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Up for debate

Debate Update - It's moving to Thursday, Sean Gallagher is in (sort of), but things are less clear for Michael D

The incumbent has officially announced his candidacy this afternoon.

LAST UPDATE | 24 Sep 2018

Ploughing Championships 2017 President Michael D Higgins at the Ploughing Championships last year. Sam Boal Sam Boal

THERE IS CONFUSION over the format of an RTÉ presidential debate, originally due to take place this Wednesday, as the participation of President Michael D Higgins remains unclear. 

With the president officially lodging his nomination papers for a re-election bid this afternoon, it has now emerged that the debate is moving to Thursday lunchtime on RTÉ’s News at One from the Wednesday slot it had been apportioned.

Meanwhile, Sean Gallagher has confirmed that he will definitely be in attendance at that debate, provided it features all candidates. But the participation of the president remains up in the air.

A spokesperson for Higgins this afternoon said that he is “looking forward to engaging with the other candidates, and answering journalists’ questions, over the next five weeks”, but that he is “constrained” this week because of pre-existing diary commitments on Thursday and Friday.

“The campaign team looks forward to talking to broadcasters to explore how this can be done in appropriate and informative ways, and within the constraints of the President’s role and diary,” they said, adding that the President’s official campaign launch on Wednesday would give the media the opportunity to put its questions to him.

Gallagher said this afternoon that election debates “are an important part of the democratic process and they need to be centred on the principle of inclusivity and fairness for all candidates”, adding that it is “crucial” that any debate feature all candidates.

“It is crucial therefore that all candidates participate fully in debates to allow the electorate hear of their vision for the next seven years of the Presidency. Seán Gallagher has publicly committed to participating in all debates which include all candidates,” a spokesperson for his campaign said.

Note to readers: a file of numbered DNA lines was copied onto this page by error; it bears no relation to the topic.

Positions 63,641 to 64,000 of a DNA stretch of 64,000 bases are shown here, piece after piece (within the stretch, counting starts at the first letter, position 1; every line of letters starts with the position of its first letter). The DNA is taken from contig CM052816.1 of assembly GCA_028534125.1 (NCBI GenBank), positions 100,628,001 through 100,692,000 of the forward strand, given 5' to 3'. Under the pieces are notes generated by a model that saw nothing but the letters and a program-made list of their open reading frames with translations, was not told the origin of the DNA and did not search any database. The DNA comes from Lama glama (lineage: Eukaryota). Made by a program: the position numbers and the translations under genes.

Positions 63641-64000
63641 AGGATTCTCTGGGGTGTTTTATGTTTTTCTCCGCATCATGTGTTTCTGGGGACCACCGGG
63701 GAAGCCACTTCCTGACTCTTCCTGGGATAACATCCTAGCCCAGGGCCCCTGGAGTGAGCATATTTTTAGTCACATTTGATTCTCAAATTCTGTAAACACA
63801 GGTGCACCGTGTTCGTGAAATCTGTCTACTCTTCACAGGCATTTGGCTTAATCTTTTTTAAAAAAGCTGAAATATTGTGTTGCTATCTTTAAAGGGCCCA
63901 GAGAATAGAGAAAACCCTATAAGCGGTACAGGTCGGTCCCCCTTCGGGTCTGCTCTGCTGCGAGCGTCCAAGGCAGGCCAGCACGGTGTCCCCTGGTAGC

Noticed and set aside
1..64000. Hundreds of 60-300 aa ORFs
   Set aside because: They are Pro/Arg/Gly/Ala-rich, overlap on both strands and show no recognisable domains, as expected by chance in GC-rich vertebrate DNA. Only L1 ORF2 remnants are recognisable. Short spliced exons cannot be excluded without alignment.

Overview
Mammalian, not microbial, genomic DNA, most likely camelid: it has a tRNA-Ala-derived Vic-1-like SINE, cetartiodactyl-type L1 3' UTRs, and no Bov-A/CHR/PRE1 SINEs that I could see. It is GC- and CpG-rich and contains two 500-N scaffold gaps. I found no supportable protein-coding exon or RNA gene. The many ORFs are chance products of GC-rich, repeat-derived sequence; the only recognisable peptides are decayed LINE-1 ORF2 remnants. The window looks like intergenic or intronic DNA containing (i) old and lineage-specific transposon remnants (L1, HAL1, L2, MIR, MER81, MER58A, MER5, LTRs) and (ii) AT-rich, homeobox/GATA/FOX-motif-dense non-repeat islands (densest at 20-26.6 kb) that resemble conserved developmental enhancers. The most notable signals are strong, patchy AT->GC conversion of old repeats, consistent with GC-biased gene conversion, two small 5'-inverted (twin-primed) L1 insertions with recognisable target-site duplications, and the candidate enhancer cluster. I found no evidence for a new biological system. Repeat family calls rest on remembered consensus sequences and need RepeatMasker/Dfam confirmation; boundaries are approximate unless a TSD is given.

The debate on Thursday has seen all candidates issued with an invite, RTÉ confirmed, without confirming which of those candidates had agreed to participate.

“In the event that a candidate is not available, the programme will broadcast on-air their reason for not participating,” a spokesperson said.

Further details regarding the confirmed participants and structure of the programme will be announced closer to the broadcast.


The timing of the presidential nomination announcements has proven to be a headache for the national broadcaster.

Wednesday is the final day for candidates to be officially nominated before the 26 October vote. Gallagher is expected to lodge his own nomination papers tomorrow morning.

Gallagher had previously said he’d refuse to take part in debates unless the incumbent was also involved.

Speaking at the National Ploughing Championships, Gallagher said that “all the candidates should have an opportunity to be at all the debates”.

The campaign teams of the other candidates in the race have each said they will take part in the RTÉ debate, but several also acknowledged that they had not been told exactly who will be taking part. 

The campaign teams have been told by RTÉ that if the candidate does not appear for the debate they are obliged to provide a reason why they are not in attendance. 

Asked about his attendance at debates last week, President Higgins said only that he has “never pulled back” from campaigning. 

Spokespersons for Gavin Duffy, Peter Casey and Senator Joan Freeman and have each said they would be attending the forthcoming debate regardless of who else was attending.

“Gavin Duffy in favour of an open debate for president and he intends to be at RTÉ on Wednesday. He plans to be there and looks forward to debating with the other candidates about the future of the presidency,” the businessman’s spokesperson said. 

Sinn Féin MEP Liadh Ní Riada has also said she would be attending and has previously called on all candidates to participate in debates. 

“Úachtarán na hÉireann is an extremely important elected position and it is vitally important that all candidates for the post clearly outline their vision for the role and the values they would promote in office. All candidates owe this to the electorate,” she said last week. 

Casey also made a similar call to the other candidates in a response to queries today and said he too would be attending on Wednesday. He also criticised Gallagher’s stance in threatening to not attend the debate.

“I think I can understand why Sean doesn’t want to do the debate, because it didn’t work out too well for him the last time. I am serious about my Presidential bid and will be attending all of the debates in the interest of voters. All candidates who were nominated should participate in debates,” he said.

With reporting by Cianan Brennan

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